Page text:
The Polar Bear (Ursus maritimus) is a carnivorous bear whose native range lies largely within the Arctic Circle, encompassing the Arctic Ocean, its surrounding seas and surrounding land masses. It is a large bear, approximately the same size as the omnivorous Kodiak bear (Ursus arctos middendorffi). A boar (adult male) weighs around 350–700 kg (770–1,540 lb), while a sow (adult female) is about half that size. Although it is the sister species of the brown bear, it has evolved to occupy a narrower ecological niche, with many body characteristics adapted for cold temperatures, for moving across snow, ice, and open water, and for hunting the seals which make up most of its diet. Although most polar bears are born on land, they spend most of their time at sea. Their scientific name means "maritime bear", and derives from this fact. Polar bears hunt their preferred food of seals from the edge of sea ice, often living off fat reserves when no sea ice is present.
The polar bear is the largest living species of terrestrial predator. The only other bear of a similar size is the Kodiak bear, which is a subspecies of brown bear. Adult male polar bears weigh 350–700 kg (770–1,540 lb) and measure 2.4–3 metres (7 ft 10 in–9 ft 10 in) in total length. The Guinness Book of World Records listed the average male as having a body mass of 385 to 410 kg (849 to 904 lb) and a shoulder height of 133 cm (4 ft 4 in), slightly smaller than the average cited for male Kodiak bears. Around the Beaufort Sea, however, mature males reportedly average 450 kg (1,000 lb). Adult females are roughly half the size of males and normally weigh 150–250 kg (330–550 lb), measuring 1.8–2.4 metres (5 ft 11 in–7 ft 10 in) in length. Elsewhere, a slightly larger estimated average weight of 260 kg (570 lb) was claimed for adult females. When pregnant, however, females can weigh as much as 500 kg (1,100 lb). The polar bear is among the most sexually dimorphic of mammals, surpassed only by the pinnipeds such as elephant seals. The largest polar bear on record, reportedly weighing 1,002 kg (2,209 lb), was a male shot at Kotzebue Sound in northwestern Alaska in 1960. This specimen, when mounted, stood 3.39 m (11 ft 1 in) tall on its hindlegs. The shoulder height of an adult polar bear is 122 to 160 cm (4 ft 0 in to 5 ft 3 in). While all bears are short-tailed, the polar bear's tail is relatively the shortest amongst living bears, ranging from 7 to 13 cm (2.8 to 5.1 in) in length.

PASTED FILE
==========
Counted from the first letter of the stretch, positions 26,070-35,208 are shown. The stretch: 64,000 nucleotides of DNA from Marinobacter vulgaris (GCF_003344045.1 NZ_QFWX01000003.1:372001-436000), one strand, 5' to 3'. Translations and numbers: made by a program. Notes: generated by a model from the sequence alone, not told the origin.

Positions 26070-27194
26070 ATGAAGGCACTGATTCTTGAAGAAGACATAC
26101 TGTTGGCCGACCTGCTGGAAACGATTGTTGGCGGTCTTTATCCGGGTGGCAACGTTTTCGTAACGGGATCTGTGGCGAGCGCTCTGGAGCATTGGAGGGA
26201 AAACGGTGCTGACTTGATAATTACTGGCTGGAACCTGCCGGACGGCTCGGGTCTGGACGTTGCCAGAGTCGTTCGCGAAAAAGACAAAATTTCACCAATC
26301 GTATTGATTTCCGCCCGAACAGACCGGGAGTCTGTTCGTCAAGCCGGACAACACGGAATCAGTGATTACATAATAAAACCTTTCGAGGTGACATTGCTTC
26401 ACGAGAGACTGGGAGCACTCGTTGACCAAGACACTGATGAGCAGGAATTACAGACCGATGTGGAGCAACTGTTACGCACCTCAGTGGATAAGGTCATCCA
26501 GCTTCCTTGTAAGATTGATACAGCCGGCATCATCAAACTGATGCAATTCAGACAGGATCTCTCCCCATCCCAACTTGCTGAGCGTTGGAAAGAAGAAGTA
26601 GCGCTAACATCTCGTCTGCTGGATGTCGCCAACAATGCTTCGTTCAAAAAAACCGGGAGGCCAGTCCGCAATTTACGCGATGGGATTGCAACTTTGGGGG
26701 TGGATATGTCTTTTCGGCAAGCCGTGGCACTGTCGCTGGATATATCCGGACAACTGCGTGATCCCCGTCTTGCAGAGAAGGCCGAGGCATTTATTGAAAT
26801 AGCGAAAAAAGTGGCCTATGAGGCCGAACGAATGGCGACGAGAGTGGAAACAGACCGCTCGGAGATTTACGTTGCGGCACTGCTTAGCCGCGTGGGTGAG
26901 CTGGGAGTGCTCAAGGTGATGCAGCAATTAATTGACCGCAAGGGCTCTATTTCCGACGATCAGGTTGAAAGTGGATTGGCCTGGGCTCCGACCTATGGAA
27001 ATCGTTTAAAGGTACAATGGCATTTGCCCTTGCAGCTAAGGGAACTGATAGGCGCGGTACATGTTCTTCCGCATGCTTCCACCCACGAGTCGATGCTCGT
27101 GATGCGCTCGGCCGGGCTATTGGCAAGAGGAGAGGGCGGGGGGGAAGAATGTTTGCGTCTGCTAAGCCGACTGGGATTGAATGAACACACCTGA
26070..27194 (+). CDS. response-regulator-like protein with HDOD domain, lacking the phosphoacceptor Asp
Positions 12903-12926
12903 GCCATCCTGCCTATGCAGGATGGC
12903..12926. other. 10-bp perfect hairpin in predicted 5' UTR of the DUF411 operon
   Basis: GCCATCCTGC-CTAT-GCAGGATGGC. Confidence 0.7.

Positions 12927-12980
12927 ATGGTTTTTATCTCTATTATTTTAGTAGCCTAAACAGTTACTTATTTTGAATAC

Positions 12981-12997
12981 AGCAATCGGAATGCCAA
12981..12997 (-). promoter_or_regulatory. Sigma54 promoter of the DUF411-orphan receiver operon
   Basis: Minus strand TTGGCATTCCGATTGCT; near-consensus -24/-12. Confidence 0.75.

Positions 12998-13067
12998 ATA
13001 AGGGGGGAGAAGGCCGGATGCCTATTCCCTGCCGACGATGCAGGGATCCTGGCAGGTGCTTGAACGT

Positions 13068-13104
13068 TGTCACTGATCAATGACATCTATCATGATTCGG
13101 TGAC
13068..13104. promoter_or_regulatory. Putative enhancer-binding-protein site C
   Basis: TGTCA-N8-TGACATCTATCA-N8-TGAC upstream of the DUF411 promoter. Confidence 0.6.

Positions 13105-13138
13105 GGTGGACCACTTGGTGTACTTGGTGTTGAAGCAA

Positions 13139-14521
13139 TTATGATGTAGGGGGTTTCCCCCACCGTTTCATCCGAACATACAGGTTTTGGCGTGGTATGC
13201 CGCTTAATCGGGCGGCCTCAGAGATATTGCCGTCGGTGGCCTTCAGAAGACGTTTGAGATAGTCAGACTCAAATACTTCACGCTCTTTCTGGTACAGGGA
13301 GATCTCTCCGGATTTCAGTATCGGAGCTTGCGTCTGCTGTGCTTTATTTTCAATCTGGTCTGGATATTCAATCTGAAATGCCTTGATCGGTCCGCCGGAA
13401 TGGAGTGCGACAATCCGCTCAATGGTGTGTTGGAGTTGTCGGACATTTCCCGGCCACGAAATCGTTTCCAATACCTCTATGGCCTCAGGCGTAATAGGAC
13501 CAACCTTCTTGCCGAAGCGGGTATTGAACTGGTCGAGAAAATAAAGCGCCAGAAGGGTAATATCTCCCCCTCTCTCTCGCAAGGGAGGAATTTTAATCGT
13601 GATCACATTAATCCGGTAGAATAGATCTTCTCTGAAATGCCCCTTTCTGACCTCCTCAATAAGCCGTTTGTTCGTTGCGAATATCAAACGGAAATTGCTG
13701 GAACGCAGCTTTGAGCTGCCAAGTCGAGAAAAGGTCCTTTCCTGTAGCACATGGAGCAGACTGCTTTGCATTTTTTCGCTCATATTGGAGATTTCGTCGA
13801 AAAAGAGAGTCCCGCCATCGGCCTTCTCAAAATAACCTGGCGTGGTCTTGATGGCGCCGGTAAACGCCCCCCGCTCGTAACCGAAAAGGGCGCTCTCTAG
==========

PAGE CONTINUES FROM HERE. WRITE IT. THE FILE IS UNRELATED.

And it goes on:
The polar bear is found in the Arctic Circle and adjacent land masses as far south as Newfoundland Island. Due to the absence of human development in its remote habitat, it retains more of its original range than any other extant carnivore. While they are rare north of 88°, there is evidence that they range all the way across the Arctic, and as far south as James Bay in Canada. Their southernmost range is near the boundary between the subarctic and humid continental climate zones. They can occasionally drift widely with the sea ice, and there have been anecdotal sightings as far south as Berlevåg on the Norwegian mainland and the Kuril Islands in the Sea of Okhotsk. It is difficult to estimate a global population of polar bears as much of the range has been poorly studied; however, biologists use a working estimate of about 20,000 to 25,000 polar bears worldwide.
Unlike grizzly bears, polar bears are not territorial. Although stereotyped as being voraciously aggressive, they are normally cautious in confrontations, and often choose to escape rather than fight. Satiated polar bears rarely attack humans unless severely provoked. However, due to their lack of prior human interaction, hungry polar bears are extremely unpredictable, fearless towards people and are known to kill and sometimes eat humans. Many attacks by brown bears are the result of surprising the animal, which is not the case with the polar bear. Polar bears are stealth hunters, and the victim is often unaware of the bear's presence until the attack is underway. Whereas brown bears often maul a person and then leave, polar bear attacks are more likely to be predatory and are almost always fatal. However, due to the very small human population around the Arctic, such attacks are rare.
- Shelter: Big Cat Cave, Snow Cave
- Enrichment: Cardboard Box, Horse Dummy, Ice Block, Live Prey, Scratching Post
- Animal Food: Fish, Meat